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Sustainable Packaging—A Value Proposition

By: Jeff Falk
Posted: February 27, 2009, from the March 2009 issue of GCI Magazine.

page 5 of 5

“Consumers are aware of the issues at hand, no question,” says Olsen. “Trying to please everyone will never happen, so we have made decisions based on what we think is the best overall sustainable choice. Overall, consumers are more realistic about these issues than other stakeholders, so it appears that they are supportive of our efforts. We try to share the message as often as possible; it is an issue about educating consumers—and is an extremely important issue for our future. In addition, it is imperative that there are numerous options for consumers, and this will happen more as consumer demand drives down costs.”

Careful and considerate use of packaging materials that bolster a brand’s eco-mission does have the power to please the consumer stakeholder and give them more reason to buy into the brand. “Marketers do share their packaging story with consumers, touting various environmental claims. They realize that consumers want simple answers to complex sustainability questions,” says Bacchetta, who also cites numbers that demonstrate both consumers’ interest and suspicion. “According to a recent Roper-Yale Survey on Environmental Issues*, a large majority of consumers (more than 70%) want additional information about environmental impacts on product labels. According to the EcoMarkets 2008 Summary Report**, however, 91% of respondents believe greenwashing is a problem that needs to be addressed. Solutions include better education, better enforcement of guidelines and better use of eco-labels. Eco-labels are beneficial because they make buying easier and pre-screen products for consumers. Adding graphic elements such as the Forest Stewardship Council’s certified paperboard logo or an environmental statement on how the package was manufactured [e.g. using renewable energy] can have a very positive impact on consumers.”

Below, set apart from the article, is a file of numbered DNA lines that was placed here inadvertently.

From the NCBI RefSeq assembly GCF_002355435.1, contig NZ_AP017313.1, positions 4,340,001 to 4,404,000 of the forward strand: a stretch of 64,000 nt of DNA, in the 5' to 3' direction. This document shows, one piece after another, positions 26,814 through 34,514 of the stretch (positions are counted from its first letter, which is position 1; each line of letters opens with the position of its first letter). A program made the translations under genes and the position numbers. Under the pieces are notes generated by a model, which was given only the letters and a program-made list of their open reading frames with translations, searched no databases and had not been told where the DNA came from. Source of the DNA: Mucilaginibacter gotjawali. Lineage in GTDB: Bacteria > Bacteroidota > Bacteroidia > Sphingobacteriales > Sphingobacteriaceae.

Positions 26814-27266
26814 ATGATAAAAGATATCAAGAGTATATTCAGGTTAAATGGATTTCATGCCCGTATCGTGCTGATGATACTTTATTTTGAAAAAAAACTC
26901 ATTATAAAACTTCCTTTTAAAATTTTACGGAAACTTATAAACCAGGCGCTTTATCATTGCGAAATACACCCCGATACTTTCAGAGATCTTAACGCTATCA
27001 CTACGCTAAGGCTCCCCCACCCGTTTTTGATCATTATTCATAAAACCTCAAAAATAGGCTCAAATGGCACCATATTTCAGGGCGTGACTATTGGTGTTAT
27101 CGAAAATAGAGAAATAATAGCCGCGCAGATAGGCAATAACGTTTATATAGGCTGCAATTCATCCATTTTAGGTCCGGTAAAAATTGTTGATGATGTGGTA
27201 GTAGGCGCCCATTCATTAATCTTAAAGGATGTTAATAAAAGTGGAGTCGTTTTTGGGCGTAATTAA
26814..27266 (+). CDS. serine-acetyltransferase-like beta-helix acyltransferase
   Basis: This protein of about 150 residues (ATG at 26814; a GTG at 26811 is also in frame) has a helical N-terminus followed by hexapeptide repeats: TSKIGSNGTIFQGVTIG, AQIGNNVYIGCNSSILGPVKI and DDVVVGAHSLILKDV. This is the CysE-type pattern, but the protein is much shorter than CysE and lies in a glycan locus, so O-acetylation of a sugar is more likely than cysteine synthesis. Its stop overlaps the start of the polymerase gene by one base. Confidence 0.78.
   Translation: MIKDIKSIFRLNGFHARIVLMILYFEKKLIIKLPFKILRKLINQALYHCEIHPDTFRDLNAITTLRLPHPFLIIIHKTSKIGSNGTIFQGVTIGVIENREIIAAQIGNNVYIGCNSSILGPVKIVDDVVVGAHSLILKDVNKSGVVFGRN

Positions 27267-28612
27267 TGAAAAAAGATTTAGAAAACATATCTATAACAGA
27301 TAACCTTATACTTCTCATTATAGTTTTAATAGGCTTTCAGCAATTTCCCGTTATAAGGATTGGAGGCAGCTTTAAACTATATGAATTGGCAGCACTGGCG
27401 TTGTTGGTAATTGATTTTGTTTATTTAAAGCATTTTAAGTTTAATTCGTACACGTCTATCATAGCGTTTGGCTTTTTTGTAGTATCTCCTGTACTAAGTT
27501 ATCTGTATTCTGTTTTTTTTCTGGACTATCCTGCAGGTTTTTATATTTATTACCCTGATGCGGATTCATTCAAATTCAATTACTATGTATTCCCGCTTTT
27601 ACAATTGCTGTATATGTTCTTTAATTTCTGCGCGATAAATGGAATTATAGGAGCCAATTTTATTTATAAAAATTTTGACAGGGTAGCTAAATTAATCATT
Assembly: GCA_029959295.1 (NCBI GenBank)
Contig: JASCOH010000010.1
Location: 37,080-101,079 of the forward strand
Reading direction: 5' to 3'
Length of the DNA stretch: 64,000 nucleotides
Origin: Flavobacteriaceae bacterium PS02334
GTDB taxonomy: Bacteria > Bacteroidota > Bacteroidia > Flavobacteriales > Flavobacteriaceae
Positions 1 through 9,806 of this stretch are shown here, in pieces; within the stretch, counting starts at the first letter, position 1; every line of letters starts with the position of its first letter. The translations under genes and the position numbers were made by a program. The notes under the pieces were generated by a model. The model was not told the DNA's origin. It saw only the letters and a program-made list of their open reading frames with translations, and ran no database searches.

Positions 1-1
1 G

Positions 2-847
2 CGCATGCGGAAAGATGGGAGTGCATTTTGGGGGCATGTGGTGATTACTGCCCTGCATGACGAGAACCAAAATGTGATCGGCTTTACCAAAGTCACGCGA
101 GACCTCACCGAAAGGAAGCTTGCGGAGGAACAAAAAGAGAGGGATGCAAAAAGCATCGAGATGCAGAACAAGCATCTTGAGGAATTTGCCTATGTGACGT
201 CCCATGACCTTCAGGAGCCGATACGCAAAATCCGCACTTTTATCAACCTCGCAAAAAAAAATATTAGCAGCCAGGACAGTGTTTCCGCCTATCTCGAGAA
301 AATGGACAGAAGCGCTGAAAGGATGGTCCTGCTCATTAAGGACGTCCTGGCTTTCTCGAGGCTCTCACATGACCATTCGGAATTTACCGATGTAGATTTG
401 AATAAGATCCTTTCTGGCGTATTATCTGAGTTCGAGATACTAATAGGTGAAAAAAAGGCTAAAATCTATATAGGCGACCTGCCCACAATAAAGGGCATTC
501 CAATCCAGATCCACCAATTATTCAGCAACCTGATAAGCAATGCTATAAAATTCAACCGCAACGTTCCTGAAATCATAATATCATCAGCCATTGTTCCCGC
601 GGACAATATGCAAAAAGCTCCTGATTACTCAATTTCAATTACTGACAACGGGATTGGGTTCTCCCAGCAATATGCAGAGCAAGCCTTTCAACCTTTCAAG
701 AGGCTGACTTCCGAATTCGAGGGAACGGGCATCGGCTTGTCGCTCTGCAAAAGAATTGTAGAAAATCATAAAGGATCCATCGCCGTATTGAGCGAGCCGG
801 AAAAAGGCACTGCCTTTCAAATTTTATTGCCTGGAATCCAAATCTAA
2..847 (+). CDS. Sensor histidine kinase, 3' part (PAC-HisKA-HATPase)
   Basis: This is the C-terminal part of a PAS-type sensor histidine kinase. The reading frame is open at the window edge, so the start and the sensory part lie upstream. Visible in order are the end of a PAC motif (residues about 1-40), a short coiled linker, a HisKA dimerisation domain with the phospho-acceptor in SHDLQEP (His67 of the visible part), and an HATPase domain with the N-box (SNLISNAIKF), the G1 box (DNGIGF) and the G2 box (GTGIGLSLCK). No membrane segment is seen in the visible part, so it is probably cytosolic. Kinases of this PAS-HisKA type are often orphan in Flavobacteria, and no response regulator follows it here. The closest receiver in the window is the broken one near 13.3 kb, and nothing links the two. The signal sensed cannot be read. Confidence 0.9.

“A sustainable message on packaging is a way to engage consumers,” says Droppo. “Providing a tangible message—‘We saved 27,000 trees,’ for example—resonates with stakeholders. It’s not only [that] XYZ company is mindful of the environment, it’s ‘look what they did’. Those kinds of efforts are contagious.”

* Roper-Yale Survey on Environmental Issues is a collaboration between survey researchers at GfK Roper Public Affairs & Media and scholars at the Yale School of Forestry and Environmental Studies.

** The EcoMarkets 2008 Summary Report was published by Terra Choice Environmental Marketing in conjunction with the Responsible Purchasing Network and the North American Green Purchasing Initiative.